March 19, 2009
Modernizing bank supervision and regulation
Governor Daniel K. Tarullo
Before the Committee on Banking, Housing, and Urban Affairs, U.S. Senate, Washington, D.C.
Chairman Dodd, Ranking Member Shelby, and other members of the Committee, I appreciate this opportunity to present the views of the Federal Reserve Board on the important issue of modernizing financial supervision and regulation.
For the last year and a half, the U.S. financial system has been under extraordinary stress. Initially, this financial stress precipitated a sharp downturn in the U.S. and global economies. What has ensued is a very damaging negative feedback loop: The effects of the downturn--rising unemployment, declining profits, and decreased consumption and investment--have exacerbated the problems of financial institutions by reducing further the value of their assets. The impaired financial system has, in turn, been unable to supply the credit needed by households and businesses alike.
The catalyst for the current crisis was a broad-based decline in housing prices, which has contributed to substantial increases in mortgage delinquencies and foreclosures and significant declines in the value of mortgage-related assets. However, the mortgage sector is just the most visible example of what was a much broader credit boom, and the underlying causes of the crisis run deeper than the mortgage market. They include global imbalances in savings and capital flows, poorly designed financial innovations, and weaknesses in both the risk-management systems of financial institutions and the government oversight of such institutions.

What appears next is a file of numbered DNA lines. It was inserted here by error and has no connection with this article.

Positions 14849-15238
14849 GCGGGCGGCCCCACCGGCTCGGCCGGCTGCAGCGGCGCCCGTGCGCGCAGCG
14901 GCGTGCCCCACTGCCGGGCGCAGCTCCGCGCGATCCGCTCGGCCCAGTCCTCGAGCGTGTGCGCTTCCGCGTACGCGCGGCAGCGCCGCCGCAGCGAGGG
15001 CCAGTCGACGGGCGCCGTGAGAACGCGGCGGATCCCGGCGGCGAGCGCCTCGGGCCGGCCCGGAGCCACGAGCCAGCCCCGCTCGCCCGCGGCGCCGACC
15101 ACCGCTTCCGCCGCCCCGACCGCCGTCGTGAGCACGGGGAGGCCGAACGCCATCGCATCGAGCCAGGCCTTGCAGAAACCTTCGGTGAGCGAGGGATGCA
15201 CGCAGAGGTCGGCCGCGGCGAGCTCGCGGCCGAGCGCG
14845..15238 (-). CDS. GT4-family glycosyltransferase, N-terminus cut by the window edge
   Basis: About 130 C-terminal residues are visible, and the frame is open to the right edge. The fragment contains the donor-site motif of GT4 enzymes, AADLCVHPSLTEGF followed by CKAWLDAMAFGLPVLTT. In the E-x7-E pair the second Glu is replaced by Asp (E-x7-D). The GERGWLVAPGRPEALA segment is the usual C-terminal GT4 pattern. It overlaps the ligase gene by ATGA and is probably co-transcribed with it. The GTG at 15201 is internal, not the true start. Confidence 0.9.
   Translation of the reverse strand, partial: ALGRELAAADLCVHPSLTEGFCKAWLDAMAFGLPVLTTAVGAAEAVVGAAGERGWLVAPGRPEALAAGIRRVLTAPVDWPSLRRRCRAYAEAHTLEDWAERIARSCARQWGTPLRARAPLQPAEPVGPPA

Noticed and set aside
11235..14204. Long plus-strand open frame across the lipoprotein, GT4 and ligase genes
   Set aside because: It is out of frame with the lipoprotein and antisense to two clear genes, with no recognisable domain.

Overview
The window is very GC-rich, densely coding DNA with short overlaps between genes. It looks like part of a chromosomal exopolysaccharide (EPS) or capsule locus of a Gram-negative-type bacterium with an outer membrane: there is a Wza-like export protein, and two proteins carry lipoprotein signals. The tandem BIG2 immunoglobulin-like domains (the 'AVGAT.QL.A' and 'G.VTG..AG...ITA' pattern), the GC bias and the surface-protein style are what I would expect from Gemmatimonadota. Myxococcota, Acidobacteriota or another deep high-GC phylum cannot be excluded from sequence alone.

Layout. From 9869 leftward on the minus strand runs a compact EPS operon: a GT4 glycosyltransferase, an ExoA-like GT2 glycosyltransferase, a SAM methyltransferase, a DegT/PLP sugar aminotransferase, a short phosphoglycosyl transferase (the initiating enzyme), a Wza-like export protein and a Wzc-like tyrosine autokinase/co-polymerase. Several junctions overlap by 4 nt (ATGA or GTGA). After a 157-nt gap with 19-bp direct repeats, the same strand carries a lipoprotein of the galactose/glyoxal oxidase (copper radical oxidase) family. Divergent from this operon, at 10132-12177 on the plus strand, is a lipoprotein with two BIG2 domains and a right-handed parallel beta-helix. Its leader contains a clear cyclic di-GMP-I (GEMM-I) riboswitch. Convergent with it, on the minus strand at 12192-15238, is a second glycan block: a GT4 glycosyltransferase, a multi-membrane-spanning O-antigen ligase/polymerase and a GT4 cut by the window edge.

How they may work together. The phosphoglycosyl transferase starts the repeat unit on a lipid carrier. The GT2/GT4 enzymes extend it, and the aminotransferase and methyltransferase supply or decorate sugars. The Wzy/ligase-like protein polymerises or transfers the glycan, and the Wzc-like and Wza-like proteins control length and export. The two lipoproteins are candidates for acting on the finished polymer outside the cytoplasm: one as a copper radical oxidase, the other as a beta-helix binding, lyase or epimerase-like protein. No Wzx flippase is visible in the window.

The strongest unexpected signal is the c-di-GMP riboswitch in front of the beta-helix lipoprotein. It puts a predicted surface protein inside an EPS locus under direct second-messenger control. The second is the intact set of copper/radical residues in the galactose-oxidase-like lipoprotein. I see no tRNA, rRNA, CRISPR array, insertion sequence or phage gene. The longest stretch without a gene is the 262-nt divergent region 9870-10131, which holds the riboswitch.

While stabilizing the financial system to set the stage for economic recovery will remain its top priority in the near term, the Federal Reserve has also begun to evaluate regulatory and supervisory changes that could help reduce the incidence and severity of future financial crises. Today's Committee hearing is a timely opportunity for us to share our thinking to date and to contribute to your deliberations on regulatory modernization legislation.
Many conclusions can be drawn from the financial crisis and the period preceding it, ranging across topics as diverse as capital adequacy requirements, risk measurement and management at financial institutions, supervisory practices, and consumer protection. In the Board's judgment, one of the key lessons is that the United States must have a comprehensive strategy for containing systemic risk. This strategy must be multifaceted and involve oversight of the financial system as a whole, and not just its individual components, in order to improve the resiliency of the system to potential systemic shocks. In pursuing this strategy, we must ensure that the reforms we enact now are aimed not just at the causes of our current crisis, but at other sources of risk that may arise in the future.